Insider Trading - Explained
What is Insider Trading?
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What is Insider Trading?
Stock trading by people who have information about securities and stocks that are confidential and not available to the general public is called Insider Trading. Sharing confidential company information with others as well as Insider Trading is illegal in most countries.The only exception to illegal Insider Trading is when the Directors or Proprietors with 10% or more stake in a company, liquidate their stocks and make this knowledge public via legal channels. The Securities and Exchange Commission has rules and regulations in place to thwart insider trading investments by insiders.
Academic Research on Insider Trading
- Continuous auctions and insider trading, Kyle, A. S. (1985). Econometrica: Journal of the Econometric Society, 1315-1335. This journal connects the dots between Insider Trading and Continuous Auctions using a dynamic model of sequential auctions. It examines the impact of confidential information on price fluctuation in a speculative market, showing how prices exhibit Brownian motion.
- Special information and insider trading, Jaffe, J. F. (1974). The Journal of Business, 47(3), 410-428. This article shows the relationship between Insider Trading by officers, directors, and more, and the consequent gain in profits by a margin of 10% overall, as deduced by studying the trading patterns of over 45 companies indulging in Insider Trading, over a period of six months.
- The world price of insider trading, Bhattacharya, U., & Daouk, H. (2002). The Journal of Finance, 57(1), 75-108. This book looks at Insider Trading laws in 87 countries off the 103 that have stock exchanges. It examines the cost of equities after the enforcement of these laws and prosecution of fraudulent trading practices.
- The regulation of insider trading, Carlton, D. W., & Fischel, D. R. (1982). Stan. L. Rev., 35, 857. This book discusses the impact of prohibiting Insider Trading within firms, and its long term effects on the survival of the firm in the capital market.
- An empirical analysis of illegal insider trading, Meulbroek, L. K. (1992). The Journal of Finance, 47(5), 1661-1699. This book analyses the effect of Insider Trading on day trading practices, using data from Securities and Exchange Commission on illegal Insider Trading. It discusses ways to regulate the stock market against this practice.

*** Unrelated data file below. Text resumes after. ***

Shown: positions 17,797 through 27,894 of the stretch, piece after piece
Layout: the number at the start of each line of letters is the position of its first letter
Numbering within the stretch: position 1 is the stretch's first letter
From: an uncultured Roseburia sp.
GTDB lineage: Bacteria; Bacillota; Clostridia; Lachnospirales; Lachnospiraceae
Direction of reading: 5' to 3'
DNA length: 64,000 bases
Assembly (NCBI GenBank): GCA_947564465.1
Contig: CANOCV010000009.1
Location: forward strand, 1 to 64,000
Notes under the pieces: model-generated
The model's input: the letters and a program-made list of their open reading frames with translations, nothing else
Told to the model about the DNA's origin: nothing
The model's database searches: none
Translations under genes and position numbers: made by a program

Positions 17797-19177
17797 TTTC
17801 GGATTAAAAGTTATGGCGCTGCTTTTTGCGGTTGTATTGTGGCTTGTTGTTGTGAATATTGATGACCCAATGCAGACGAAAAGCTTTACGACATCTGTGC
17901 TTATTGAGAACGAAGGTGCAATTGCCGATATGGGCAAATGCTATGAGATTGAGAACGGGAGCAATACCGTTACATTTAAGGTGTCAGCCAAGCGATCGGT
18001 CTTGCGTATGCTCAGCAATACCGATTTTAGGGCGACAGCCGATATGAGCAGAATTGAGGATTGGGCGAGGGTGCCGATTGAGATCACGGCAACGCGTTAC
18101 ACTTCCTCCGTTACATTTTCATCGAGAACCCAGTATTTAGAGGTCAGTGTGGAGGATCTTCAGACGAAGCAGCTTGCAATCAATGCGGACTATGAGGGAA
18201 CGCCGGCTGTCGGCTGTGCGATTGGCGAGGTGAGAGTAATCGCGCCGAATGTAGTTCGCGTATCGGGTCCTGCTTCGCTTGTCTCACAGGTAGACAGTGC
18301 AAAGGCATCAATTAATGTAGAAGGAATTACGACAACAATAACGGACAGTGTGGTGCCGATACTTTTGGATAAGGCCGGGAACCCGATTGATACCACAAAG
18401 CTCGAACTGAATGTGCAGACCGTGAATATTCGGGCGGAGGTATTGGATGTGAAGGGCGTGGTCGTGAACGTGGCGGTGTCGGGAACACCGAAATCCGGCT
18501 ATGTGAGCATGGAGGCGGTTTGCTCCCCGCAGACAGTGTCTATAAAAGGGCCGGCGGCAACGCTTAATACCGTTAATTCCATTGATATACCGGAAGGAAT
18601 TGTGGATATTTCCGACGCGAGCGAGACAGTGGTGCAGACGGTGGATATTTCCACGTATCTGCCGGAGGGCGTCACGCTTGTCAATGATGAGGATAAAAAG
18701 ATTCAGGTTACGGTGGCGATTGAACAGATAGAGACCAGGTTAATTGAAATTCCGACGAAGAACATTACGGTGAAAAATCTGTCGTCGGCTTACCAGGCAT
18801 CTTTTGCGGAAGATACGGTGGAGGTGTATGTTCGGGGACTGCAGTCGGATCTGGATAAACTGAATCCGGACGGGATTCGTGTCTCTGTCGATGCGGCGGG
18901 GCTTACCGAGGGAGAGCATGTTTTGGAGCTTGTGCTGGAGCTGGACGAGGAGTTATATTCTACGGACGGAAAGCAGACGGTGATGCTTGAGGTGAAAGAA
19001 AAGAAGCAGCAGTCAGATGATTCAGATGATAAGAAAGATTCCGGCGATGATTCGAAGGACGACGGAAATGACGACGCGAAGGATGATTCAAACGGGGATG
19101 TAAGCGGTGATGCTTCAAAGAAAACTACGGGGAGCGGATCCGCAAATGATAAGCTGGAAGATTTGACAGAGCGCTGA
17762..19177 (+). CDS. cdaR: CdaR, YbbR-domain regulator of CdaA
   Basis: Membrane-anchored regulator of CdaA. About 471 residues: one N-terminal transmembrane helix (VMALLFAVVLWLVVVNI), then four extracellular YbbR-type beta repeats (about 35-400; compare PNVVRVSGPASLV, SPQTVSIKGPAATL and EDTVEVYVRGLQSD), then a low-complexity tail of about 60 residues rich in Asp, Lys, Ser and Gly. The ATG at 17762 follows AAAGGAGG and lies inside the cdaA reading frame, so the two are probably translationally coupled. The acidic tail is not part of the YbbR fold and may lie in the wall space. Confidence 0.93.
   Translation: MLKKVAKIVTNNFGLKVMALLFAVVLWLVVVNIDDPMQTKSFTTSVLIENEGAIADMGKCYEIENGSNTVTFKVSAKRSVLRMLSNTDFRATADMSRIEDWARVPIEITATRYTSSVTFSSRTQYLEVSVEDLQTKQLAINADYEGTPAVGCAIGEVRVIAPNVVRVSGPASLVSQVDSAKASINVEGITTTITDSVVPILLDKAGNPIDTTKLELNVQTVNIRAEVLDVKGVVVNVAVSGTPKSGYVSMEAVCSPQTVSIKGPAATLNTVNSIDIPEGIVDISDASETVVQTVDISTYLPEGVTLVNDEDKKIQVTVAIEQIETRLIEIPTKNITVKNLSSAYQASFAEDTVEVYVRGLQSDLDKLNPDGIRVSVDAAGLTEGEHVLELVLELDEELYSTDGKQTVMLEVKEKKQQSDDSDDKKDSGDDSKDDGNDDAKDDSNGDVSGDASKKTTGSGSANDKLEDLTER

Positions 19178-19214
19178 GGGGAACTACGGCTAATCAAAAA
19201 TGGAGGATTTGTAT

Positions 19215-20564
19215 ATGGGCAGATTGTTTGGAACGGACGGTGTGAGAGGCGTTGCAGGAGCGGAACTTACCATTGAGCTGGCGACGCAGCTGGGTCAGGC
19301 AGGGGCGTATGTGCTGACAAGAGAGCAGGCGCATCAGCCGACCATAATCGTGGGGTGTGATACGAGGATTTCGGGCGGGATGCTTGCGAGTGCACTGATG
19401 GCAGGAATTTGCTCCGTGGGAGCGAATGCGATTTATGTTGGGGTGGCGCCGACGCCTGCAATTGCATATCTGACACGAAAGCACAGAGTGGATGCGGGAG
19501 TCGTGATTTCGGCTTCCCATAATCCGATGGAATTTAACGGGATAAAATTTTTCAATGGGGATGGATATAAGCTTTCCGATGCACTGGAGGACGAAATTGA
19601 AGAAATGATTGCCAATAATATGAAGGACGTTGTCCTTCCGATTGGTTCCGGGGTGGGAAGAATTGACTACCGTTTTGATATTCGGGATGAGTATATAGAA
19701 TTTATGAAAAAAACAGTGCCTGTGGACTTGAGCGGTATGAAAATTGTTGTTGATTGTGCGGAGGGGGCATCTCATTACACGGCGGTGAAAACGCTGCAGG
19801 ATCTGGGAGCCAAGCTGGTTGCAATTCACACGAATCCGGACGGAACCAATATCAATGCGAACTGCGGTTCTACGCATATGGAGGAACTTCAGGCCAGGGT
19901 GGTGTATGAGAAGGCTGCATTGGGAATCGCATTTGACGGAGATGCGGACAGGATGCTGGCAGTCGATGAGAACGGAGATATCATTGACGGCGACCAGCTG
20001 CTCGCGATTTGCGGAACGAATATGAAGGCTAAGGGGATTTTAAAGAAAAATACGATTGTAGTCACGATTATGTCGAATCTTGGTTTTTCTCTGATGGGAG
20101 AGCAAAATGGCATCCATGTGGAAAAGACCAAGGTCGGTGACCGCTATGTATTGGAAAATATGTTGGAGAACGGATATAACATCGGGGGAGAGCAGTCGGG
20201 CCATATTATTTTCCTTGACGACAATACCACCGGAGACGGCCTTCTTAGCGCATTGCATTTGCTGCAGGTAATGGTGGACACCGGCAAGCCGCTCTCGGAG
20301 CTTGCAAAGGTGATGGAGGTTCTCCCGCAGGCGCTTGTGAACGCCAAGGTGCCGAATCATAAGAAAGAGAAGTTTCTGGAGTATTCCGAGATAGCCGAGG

- Merger announcements and insider trading activity: An empirical investigation, Keown, A. J., & Pinkerton, J. M. (1981). The journal of finance, 36(4), 855-869. This paper samples 194 firms that were merged and the pattern of Insider Trading prevalent in their securities data prior to the merger. It sheds light on the pervasive problem of information leakage and its consequences on stock trading gains.
- Insider trading: Should it be prohibited?, Leland, H. E. (1992). Journal of Political Economy, 100(4), 859-887. This journal approaches the issue of Insider Trading from the other end and makes a case in favour of it with the help of an endogenous investment rational expectations model. It also identifies problems with this model.
- The walkdown to beatable analyst forecasts: The role of equity issuance and insider trading incentives, Richardson, S., Teoh, S. H., & Wysocki, P. D. (2004). Contemporary accounting research, 21(4), 885-924. This book takes a look at the various way firms indulge in Insider Trading, focussing on earning-guidance game where analysts give inflated earnings estimates, eventually reducing their forecast figures but not before managers and directors have offloaded their shares at a higher price. It sheds light on this symbiotic relationship between analysts and managers.
- Insider trading in credit derivatives, Acharya, V. V., & Johnson, T. C. (2007). Journal of Financial Economics, 84(1), 110-141. This book does a quantitative assessment of Insider Trading in the credits derivatives market. It finds evidence for incremental information leaks by banks, especially concerning negative news about credit and other trading entities, that subsequently suffer a fall in prices.
- Market efficiency and insider trading: New evidence, Rozeff, M. S., & Zaman, M. A. (1988). Journal of Business, 25-44. This book looks at facts and figures concerning Insider Trading information that rank outsiders are able to benefit from, and the impact on the efficiency of the market due to these anomalous transactions.
- Fraudulently misstated financial statements and insider trading: An empirical analysis, Summers, S. L., & Sweeney, J. T. (1998). Accounting Review, 131-146. This study examines the relationship between fraud and Insider Trading. It draws interesting insights based on empirical data from companies that indulge in Insider Trading and their fraud risk assessment.
- Corporate control, insider trading, and rates of return, Demsetz, H. (1986). The American Economic Review, 76(2), 313-316. This book outlines the relationship between Corporate Control, Insider Trading, and the profits so gained by looking at investment and holdings data from 511 firms.